By the close of the 2020 academic year, 3.7 million high school students will have earned their diplomas alongside a collective 3 million college undergraduates. Even as millions of students graduated this spring, COVID-19 was laying bare some harsh truths about the American workforce: the service industry is precarious, the gig economy is insecure, and the skilled trades are considered essential. Young people starting out have difficulty landing jobs even in the best of times, but with 50 million currently unemployed, the current labor market is historically grim. Compounding this is the average student loan debt in America – $32,731 – a burden that can be a barrier to attaining the quality of life that leads people to seek degrees in the first place.
One thing is clear: even amidst hiring freezes, layoffs, and furloughs, a core of skilled technicians remains busy at work. The labor of building, installing, and maintaining vital national infrastructure – both residential and commercial – is still in demand. Yet the “skills gap,” the gulf between available skilled trades job openings and the workers qualified to fill them, persists. The ManpowerGroup released a recent study revealing almost 7 in 10 employers reported a talent shortage in 2019. This number is triple what it was a decade ago, as Baby Boomers retire and their positions remain vacant. But change may be coming. Recent college graduates and high school students are reevaluating their job prospects in light of the seismic shifts roiling the current economy and labor market.
So, where do digital natives come into the picture? Right where the need for creative problem-solving career-seekers and the demand for skilled tradespeople intersect. From Legos to Minecraft, kids universally embrace building, problem-solving, and engaging with new and challenging environments. We encourage our children to think expansively and explore the world around them, but push teenagers toward four-year college degrees and narrow career paths, even as the return on that investment has stagnated. With record unemployment and uncertainty looming, is it any wonder that young people are looking beyond the four-year degree? While many graduates with advanced degrees struggle to find appropriate positions, Perry Technical Institute in Washington state boasts a 94% job placement rate and is ranked number one out of 700 schools in the country for income mobility.
Despite a modern-day stigma around the trades being a fallback for low-performing students, these skilled jobs and the training that leads to them has evolved. Trade schools and programs have moved into the 21st century far more rapidly than many of their more corporate counterparts. Today, training for essential skilled jobs often involves 3D models, virtual reality, simulations, and more. The same simulation-based training methods that have safely prepared generations of pilots for flight are now being used to prepare skilled trades technicians for fieldwork, remotely. The digital natives of Generation Z– who have never known life without tech– respond to and learn from digital platforms readily. They are natural digital learners.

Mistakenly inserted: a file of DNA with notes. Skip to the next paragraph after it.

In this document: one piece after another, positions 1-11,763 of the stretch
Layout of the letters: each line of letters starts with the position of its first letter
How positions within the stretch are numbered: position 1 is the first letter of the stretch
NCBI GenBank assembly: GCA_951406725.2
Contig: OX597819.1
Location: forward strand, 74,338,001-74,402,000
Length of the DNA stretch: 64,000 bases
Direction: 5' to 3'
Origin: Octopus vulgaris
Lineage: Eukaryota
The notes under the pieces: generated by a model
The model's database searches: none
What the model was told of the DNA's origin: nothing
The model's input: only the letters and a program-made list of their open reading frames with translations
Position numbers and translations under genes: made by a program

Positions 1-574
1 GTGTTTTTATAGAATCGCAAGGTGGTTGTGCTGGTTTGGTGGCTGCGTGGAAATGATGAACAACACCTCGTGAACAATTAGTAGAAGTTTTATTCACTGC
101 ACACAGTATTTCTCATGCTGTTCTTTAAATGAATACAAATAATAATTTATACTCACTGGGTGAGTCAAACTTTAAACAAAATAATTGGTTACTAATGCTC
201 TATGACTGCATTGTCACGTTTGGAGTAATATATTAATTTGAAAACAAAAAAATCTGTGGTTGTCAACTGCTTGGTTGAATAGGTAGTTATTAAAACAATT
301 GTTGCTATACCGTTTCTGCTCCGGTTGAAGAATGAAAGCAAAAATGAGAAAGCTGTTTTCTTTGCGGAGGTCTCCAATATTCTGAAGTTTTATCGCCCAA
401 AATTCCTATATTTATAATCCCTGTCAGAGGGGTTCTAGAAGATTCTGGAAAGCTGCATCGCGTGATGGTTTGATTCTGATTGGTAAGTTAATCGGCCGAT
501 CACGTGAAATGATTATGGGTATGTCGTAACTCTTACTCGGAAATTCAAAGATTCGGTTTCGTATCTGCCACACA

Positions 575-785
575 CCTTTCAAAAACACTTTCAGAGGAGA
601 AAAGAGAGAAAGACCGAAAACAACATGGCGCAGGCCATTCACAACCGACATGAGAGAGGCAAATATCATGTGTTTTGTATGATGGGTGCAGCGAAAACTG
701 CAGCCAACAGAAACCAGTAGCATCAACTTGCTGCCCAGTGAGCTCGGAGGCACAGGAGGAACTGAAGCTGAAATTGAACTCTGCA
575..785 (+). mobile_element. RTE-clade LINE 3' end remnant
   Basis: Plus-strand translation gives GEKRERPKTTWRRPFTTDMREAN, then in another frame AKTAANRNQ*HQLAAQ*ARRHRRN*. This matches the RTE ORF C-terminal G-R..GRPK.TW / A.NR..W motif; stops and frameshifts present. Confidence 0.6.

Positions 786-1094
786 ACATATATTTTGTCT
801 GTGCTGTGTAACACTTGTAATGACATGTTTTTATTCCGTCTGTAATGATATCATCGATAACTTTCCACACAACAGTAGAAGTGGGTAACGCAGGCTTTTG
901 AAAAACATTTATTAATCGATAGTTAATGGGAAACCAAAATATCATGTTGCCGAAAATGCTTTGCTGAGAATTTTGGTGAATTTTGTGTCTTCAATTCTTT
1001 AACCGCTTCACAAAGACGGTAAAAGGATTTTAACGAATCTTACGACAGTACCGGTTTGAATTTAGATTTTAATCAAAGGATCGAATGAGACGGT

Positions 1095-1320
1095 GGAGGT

The main challenge the skilled trades face when recruiting new talent is that young people are steered towards academic and technological pursuits and away from hands-on work. The idea that there is dignity in working with one’s hands has been overshadowed by Americans’ white-collar aspirations. But the tides appear to be shifting. While millennials and every living generation preceding them have embraced tech zealously, Generation Z is forging a different path. Ninety percent of this new generation — having grown up immersed in technology — reports a desire for a human element in their work. More than half of high school students surveyed this year report an interest in the skilled trades, and more than half expect to learn on the job. A renewed interest in the tangible world is bringing the skilled trades back into focus.
An influx of high-tech on-the-job training has introduced another compelling element to the mix: gamification. Studies have confirmed that games satisfy an intrinsic need for motivation. But beyond motivating learners, applying gameplay features such as point scoring, competition, and leader boards to a skills training environment does something else: it makes technical training fun. While a new generation of career-seeking digital natives may find satisfaction in working with their hands, training with technology fits into their world neatly.
We still don’t know what a post-COVID-19 world will look like, but there are indications that many of the conventions we’ve taken for granted are shifting. Distance learning has become an accepted part of the canon, and alternative career paths are gaining traction. After decades of focus on technology and higher education, technology is leading the way back to the skilled trades, where opportunities flourish. The skills gap may finally be closing, with its fate currently in the hands of Generation Z.